Arizona Department of Environmental Quality’s new “forever chemicals” map draws criticism
State agency says new map is accurate, updated
PHOENIX (3TV/CBS 5) - Critics from the environmental movement say a new online map that contains levels of so-called forever chemicals in Arizona water wells is confusing and plays down the threat to public health.
“If you look at that map, you would not get any sense of how bad this really is,” said Steve Brittle, an environmental activist who is the president of Don’t Waste Arizona.
The new map replaces an older version, which used a color-coded system to display the amount of PFAS chemicals found in water wells. Red meant there was a high level. Green means there were no PFAS chemicals found. “If I were a legislator, I could have looked at the previous map and said, ‘We’ve got a problem.’ I could look at this now, and it wouldn’t tell you anything,” said Brittle.
The new map replaces also the color-coded scheme with gray dots, which indicate a well that’s undergone a test. If a user clicks on one of the dots, a pop-up screen appears with numbers indicating specific levels of several PFAS chemicals. But users must also follow a formula, adding some of the numbers together, to gauge whether the numbers exceed proposed EPA standards.
“Somebody who clicks on a point on the map, somebody who goes to the map, they see the well that is providing their drinking water. They click on that map. They’re gonna see concentrations,” said Matthew Narter, Ph.D., a senior hydrologist at the Arizona Department of Environmental Quality. Narter defends the new map. “The way that we have the map now, without the color-coded system, it actually allows us to display more data and keep that data more accurate for the user,” said Narter.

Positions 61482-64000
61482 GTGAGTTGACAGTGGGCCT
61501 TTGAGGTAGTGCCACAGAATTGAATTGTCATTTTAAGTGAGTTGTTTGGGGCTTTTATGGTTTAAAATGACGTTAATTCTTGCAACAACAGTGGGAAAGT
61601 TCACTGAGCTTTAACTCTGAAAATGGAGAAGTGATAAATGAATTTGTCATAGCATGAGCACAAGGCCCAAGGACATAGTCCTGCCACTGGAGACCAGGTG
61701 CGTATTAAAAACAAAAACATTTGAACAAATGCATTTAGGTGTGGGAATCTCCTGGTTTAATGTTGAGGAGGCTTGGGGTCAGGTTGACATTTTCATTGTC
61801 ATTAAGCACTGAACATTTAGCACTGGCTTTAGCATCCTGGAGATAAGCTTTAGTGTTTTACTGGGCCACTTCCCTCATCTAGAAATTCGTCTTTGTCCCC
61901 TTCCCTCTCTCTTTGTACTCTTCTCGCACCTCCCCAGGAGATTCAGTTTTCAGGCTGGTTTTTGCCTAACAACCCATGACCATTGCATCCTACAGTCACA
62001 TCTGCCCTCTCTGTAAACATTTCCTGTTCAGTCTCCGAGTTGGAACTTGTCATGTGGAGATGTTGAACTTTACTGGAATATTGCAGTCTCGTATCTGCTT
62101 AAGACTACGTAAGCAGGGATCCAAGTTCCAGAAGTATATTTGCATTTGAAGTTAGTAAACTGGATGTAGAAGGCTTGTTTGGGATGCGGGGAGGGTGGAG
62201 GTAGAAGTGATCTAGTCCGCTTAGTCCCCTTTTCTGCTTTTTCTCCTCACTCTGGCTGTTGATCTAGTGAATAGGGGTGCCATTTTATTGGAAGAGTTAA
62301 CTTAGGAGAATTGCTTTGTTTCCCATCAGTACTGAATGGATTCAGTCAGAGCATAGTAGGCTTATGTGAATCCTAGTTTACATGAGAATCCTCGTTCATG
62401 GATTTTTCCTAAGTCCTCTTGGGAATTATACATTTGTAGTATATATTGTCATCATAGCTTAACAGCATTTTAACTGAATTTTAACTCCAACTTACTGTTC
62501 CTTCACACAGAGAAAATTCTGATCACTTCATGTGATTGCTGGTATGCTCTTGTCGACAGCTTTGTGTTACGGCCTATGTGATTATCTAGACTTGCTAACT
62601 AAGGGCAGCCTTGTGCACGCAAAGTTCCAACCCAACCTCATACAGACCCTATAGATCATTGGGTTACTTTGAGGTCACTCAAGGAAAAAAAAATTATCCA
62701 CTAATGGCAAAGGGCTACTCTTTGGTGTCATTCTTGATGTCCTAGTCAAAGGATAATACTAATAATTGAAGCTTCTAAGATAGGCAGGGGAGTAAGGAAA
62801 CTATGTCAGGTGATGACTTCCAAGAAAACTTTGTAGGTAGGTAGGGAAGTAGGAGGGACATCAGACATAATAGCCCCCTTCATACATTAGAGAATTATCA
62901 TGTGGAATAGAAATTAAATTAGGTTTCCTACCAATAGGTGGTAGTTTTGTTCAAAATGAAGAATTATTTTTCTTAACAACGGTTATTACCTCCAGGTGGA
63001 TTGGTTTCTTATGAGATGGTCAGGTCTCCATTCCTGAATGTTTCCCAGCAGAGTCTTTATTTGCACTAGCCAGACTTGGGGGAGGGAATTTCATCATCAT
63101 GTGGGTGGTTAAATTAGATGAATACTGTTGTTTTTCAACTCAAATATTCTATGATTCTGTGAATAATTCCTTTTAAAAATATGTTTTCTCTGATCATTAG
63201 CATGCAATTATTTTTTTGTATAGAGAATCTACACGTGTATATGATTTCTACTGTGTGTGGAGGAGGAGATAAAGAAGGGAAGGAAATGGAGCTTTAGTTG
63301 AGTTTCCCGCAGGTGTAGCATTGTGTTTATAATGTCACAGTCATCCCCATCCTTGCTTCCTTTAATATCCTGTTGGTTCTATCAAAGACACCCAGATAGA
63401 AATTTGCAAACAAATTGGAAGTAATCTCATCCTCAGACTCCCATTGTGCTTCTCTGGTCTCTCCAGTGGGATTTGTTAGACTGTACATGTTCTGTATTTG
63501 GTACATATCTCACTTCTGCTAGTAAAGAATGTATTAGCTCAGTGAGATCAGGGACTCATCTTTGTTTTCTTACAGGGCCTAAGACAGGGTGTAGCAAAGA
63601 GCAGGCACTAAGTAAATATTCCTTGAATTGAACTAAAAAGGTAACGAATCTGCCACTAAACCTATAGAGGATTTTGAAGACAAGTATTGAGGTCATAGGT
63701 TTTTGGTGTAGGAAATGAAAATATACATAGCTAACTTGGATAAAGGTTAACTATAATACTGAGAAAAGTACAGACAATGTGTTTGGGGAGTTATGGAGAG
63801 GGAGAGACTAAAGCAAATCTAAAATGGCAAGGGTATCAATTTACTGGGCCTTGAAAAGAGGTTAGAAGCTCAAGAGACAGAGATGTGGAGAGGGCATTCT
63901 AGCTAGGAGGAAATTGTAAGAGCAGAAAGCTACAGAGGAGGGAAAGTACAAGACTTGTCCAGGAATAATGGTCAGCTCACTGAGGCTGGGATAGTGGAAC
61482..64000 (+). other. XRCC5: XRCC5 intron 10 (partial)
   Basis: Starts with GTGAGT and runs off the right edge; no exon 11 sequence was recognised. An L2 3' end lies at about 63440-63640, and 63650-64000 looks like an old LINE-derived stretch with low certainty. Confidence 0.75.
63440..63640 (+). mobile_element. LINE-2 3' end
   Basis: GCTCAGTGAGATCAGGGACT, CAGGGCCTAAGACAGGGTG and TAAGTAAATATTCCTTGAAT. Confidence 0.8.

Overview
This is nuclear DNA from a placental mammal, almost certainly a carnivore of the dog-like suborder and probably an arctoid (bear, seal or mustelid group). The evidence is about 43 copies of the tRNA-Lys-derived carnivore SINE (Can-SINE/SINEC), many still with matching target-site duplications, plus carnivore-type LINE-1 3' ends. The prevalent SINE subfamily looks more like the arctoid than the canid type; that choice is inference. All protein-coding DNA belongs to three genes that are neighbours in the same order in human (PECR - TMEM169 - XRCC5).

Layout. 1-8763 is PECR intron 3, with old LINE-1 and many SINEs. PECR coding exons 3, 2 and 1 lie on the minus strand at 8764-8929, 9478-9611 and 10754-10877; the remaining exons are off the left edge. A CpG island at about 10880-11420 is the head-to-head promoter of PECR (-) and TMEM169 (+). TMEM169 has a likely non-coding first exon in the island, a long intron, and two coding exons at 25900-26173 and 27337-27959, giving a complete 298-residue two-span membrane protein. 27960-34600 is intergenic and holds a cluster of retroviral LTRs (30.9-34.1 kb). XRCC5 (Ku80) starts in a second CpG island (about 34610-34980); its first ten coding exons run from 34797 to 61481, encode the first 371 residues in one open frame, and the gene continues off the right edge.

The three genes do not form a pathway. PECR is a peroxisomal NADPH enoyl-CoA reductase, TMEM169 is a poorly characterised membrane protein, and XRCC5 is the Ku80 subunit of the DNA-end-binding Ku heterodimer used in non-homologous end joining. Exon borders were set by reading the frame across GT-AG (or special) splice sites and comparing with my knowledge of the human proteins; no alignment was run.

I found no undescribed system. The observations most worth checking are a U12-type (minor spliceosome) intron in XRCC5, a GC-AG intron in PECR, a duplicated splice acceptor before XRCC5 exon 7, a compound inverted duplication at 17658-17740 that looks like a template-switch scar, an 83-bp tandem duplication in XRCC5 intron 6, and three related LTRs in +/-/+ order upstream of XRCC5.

When asked if water companies had input on the change in the map, Narter said that was not a big factor. “The biggest factor is just transparency in the data and allowing people to understand what that means and not have confusion about what those colors may mean,” said Narter.
The EPA is in the process of establishing limits to the amount of PFAS chemicals it will allow in drinking water. At this point, no laws or regulations require water companies or well owners to shut off the water if high levels are found.
PFAS chemicals are used in many industrial and manufacturing processes. The chemicals are called “forever chemicals” because they do not break down in the environment and can build up in people and animals over time.
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